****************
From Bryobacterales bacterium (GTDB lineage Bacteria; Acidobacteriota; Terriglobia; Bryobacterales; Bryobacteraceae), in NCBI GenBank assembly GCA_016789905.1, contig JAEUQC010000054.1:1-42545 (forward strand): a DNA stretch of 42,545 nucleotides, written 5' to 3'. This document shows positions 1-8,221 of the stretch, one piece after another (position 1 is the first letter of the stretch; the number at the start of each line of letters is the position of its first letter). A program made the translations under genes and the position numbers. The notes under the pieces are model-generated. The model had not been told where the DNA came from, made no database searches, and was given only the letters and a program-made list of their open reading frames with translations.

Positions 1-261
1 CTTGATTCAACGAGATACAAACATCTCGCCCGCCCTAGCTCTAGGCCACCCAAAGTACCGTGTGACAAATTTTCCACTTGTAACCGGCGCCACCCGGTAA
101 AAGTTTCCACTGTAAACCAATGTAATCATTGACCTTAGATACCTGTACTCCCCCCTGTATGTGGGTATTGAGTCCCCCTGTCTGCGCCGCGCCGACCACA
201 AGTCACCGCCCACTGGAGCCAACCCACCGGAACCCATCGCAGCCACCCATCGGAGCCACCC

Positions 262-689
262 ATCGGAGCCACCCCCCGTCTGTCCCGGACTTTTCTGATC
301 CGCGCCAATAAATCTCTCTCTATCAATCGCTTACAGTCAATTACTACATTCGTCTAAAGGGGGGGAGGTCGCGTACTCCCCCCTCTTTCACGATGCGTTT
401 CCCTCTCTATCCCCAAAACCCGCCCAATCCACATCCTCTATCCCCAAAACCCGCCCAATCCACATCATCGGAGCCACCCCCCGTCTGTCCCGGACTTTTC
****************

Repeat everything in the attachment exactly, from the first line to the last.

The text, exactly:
From Bryobacterales bacterium (GTDB lineage Bacteria; Acidobacteriota; Terriglobia; Bryobacterales; Bryobacteraceae), in NCBI GenBank assembly GCA_016789905.1, contig JAEUQC010000054.1:1-42545 (forward strand): a DNA stretch of 42,545 nucleotides, written 5' to 3'. This document shows positions 1-8,221 of the stretch, one piece after another (position 1 is the first letter of the stretch; the number at the start of each line of letters is the position of its first letter). A program made the translations under genes and the position numbers. The notes under the pieces are model-generated. The model had not been told where the DNA came from, made no database searches, and was given only the letters and a program-made list of their open reading frames with translations.

Positions 1-261
1 CTTGATTCAACGAGATACAAACATCTCGCCCGCCCTAGCTCTAGGCCACCCAAAGTACCGTGTGACAAATTTTCCACTTGTAACCGGCGCCACCCGGTAA
101 AAGTTTCCACTGTAAACCAATGTAATCATTGACCTTAGATACCTGTACTCCCCCCTGTATGTGGGTATTGAGTCCCCCTGTCTGCGCCGCGCCGACCACA
201 AGTCACCGCCCACTGGAGCCAACCCACCGGAACCCATCGCAGCCACCCATCGGAGCCACCC

Positions 262-689
262 ATCGGAGCCACCCCCCGTCTGTCCCGGACTTTTCTGATC
301 CGCGCCAATAAATCTCTCTCTATCAATCGCTTACAGTCAATTACTACATTCGTCTAAAGGGGGGGAGGTCGCGTACTCCCCCCTCTTTCACGATGCGTTT
401 CCCTCTCTATCCCCAAAACCCGCCCAATCCACATCCTCTATCCCCAAAACCCGCCCAATCCACATCATCGGAGCCACCCCCCGTCTGTCCCGGACTTTTC